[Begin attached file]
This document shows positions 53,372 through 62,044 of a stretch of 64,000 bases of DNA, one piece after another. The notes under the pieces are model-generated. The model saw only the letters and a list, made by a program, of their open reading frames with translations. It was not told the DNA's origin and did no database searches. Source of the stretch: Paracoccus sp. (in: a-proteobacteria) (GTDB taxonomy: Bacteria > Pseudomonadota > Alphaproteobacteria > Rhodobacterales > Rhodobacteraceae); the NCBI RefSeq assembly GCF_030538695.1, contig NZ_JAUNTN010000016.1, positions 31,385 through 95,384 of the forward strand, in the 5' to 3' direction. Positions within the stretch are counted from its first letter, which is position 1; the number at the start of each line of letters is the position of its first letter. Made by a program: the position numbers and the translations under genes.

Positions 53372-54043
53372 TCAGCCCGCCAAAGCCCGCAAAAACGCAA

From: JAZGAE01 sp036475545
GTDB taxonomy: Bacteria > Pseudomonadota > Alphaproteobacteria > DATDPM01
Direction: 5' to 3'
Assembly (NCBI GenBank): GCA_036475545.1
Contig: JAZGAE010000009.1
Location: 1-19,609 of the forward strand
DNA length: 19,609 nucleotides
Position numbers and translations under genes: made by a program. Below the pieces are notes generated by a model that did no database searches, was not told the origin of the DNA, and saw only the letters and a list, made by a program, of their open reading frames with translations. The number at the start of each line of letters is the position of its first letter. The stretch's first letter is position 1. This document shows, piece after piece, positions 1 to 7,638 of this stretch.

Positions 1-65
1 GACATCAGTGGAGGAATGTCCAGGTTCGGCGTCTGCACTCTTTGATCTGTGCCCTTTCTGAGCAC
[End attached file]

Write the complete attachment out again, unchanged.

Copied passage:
This document shows positions 53,372 through 62,044 of a stretch of 64,000 bases of DNA, one piece after another. The notes under the pieces are model-generated. The model saw only the letters and a list, made by a program, of their open reading frames with translations. It was not told the DNA's origin and did no database searches. Source of the stretch: Paracoccus sp. (in: a-proteobacteria) (GTDB taxonomy: Bacteria > Pseudomonadota > Alphaproteobacteria > Rhodobacterales > Rhodobacteraceae); the NCBI RefSeq assembly GCF_030538695.1, contig NZ_JAUNTN010000016.1, positions 31,385 through 95,384 of the forward strand, in the 5' to 3' direction. Positions within the stretch are counted from its first letter, which is position 1; the number at the start of each line of letters is the position of its first letter. Made by a program: the position numbers and the translations under genes.

Positions 53372-54043
53372 TCAGCCCGCCAAAGCCCGCAAAAACGCAA

From: JAZGAE01 sp036475545
GTDB taxonomy: Bacteria > Pseudomonadota > Alphaproteobacteria > DATDPM01
Direction: 5' to 3'
Assembly (NCBI GenBank): GCA_036475545.1
Contig: JAZGAE010000009.1
Location: 1-19,609 of the forward strand
DNA length: 19,609 nucleotides
Position numbers and translations under genes: made by a program. Below the pieces are notes generated by a model that did no database searches, was not told the origin of the DNA, and saw only the letters and a list, made by a program, of their open reading frames with translations. The number at the start of each line of letters is the position of its first letter. The stretch's first letter is position 1. This document shows, piece after piece, positions 1 to 7,638 of this stretch.

Positions 1-65
1 GACATCAGTGGAGGAATGTCCAGGTTCGGCGTCTGCACTCTTTGATCTGTGCCCTTTCTGAGCAC